Etiquette question

I’ve been invited to a small wine-and-cheese soiree that I want to attend. However, I don’t drink. When I call to RSVP, should I:

a. accept the invitation and assume the hostess will provide non-alcoholic drinks?

b. accept the invitation and then bring a regular bottle of wine and a nonalcoholic beverage with me to the party?

c. accept the invitation, tell the hostess I don’t drink and offer to bring a nonalcoholic beverage?

I’m leaning towards c, because it seems to me that it would be somewhat rude to accept and then bring my own drink to the party, but I don’t want to offend by assuming she won’t provide non-alcoholic drinks unless I tell her I don’t drink wine. If she hadn’t said it was a wine-and-cheese party, I would just accept and not say anything, and would assume she’d provide non-alcoholic drinks.

So, etiquette mavens, what should I do?

I like choice c. If I were the hostess, that would be the action that I’d prefer a guest to take.

Ditto on c. You’ve identified an issue in advance, permitting your hostess to take care of it and be the good hostess, and you’re also willing to take responsibility for yourself by bringing a non-alcoholic drink. Likely, your hostess will tell you that you don’t need to bring anything, and then it’s up to you whether you want to bring a bottle of something anyway as a “hostess gift.”

I’d go with a. Any decent host/ess will automatically provide some non-alcoholic drinks.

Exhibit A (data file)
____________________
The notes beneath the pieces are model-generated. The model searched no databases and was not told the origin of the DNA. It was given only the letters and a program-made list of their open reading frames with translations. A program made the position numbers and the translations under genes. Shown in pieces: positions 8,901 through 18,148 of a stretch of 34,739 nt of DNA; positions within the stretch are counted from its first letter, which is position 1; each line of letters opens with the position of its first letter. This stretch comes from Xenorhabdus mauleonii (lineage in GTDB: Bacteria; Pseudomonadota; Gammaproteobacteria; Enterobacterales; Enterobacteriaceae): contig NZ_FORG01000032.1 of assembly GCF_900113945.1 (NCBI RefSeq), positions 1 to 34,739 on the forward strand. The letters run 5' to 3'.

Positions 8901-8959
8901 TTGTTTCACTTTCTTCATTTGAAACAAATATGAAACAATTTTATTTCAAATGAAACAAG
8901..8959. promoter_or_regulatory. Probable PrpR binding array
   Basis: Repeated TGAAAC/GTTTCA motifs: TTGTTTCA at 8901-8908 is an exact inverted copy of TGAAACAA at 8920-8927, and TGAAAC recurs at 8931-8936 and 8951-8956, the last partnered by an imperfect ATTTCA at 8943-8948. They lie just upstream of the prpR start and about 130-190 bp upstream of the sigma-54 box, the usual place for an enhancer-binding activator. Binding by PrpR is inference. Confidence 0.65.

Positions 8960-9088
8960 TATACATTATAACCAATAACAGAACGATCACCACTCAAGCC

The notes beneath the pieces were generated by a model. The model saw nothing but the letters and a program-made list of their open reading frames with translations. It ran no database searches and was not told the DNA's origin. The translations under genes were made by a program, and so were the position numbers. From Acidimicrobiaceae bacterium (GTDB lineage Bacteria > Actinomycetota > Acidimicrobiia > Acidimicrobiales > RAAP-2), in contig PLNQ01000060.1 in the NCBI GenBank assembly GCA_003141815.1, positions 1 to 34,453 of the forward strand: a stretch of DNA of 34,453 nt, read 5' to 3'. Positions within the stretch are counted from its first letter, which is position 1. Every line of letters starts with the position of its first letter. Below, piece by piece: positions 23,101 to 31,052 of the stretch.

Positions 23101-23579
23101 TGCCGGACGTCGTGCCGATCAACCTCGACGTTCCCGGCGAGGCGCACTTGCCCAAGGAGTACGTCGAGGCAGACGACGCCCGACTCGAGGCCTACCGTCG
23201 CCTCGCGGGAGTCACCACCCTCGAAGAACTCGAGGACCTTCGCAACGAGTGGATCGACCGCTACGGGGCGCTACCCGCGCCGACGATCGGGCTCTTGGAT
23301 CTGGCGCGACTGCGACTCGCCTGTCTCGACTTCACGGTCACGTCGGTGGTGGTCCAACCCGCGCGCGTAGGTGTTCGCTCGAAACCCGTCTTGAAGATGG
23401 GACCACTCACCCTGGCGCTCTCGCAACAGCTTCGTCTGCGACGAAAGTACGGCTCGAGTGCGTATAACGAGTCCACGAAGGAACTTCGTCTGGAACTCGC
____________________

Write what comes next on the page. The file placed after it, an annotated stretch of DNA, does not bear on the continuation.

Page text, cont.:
I wouldn’t assume that. I’ve been to parties where the only non-alcoholic beverage available was water.

How odd. I’ve **never ** been to a party where there haven’t been non-alcoholic drinks on offer.

So you got a problem with water?

I once hosted a party where people were bringing young’uns, and the only nonalcoholic things I had (besides water) were milk, OJ, and Hawaiian punch-flavored Kool Aid.

And this was what I had to offer the guest who didn’t drink because she’d had a head injury and the one who thought she might be pregnant.

Most people are smarter than I am and do have nonalcoholic yet adult beverages.

However, I like option ©, sorta. When you call to RSVP and ask what you can bring, this sounds like a good choice.

It’s bad form to throw a party and not have some non-alcoholic beverages available, not just for people like you who don’t drink but for people who are driving. I’d like to think that anyone who is throwing something on the level of a “wine and cheese soiree” would understand this.

I think you’re good with a or c.

I don’t drink either, KSO.

When I’m in your shoes, I usually go with C unless I know the person well enough that they know I don’t drink.

Etiquette Guy checking in:

I would opt for C, myself. Several reasons:

  1. you always want to make an effort to avoid complications at the event itself. Even if it’s no big deal to you, to show up and refuse one of the most significant parts of the evening will cause a break in the atmosphere. Hosts generally like to have as few surprises as possible at an event.

  2. All matters of etiquette in situations like this are a matter of compromise between the host and guest. You want to have options that you can enjoy, and the host wants to have them available for you. To that end, if you have any sort of ‘special needs’ (and I think non-drinking at a drinking event qualifies), it is your responsibility to let the host know so that they don’t lose face for failing to accommodate you.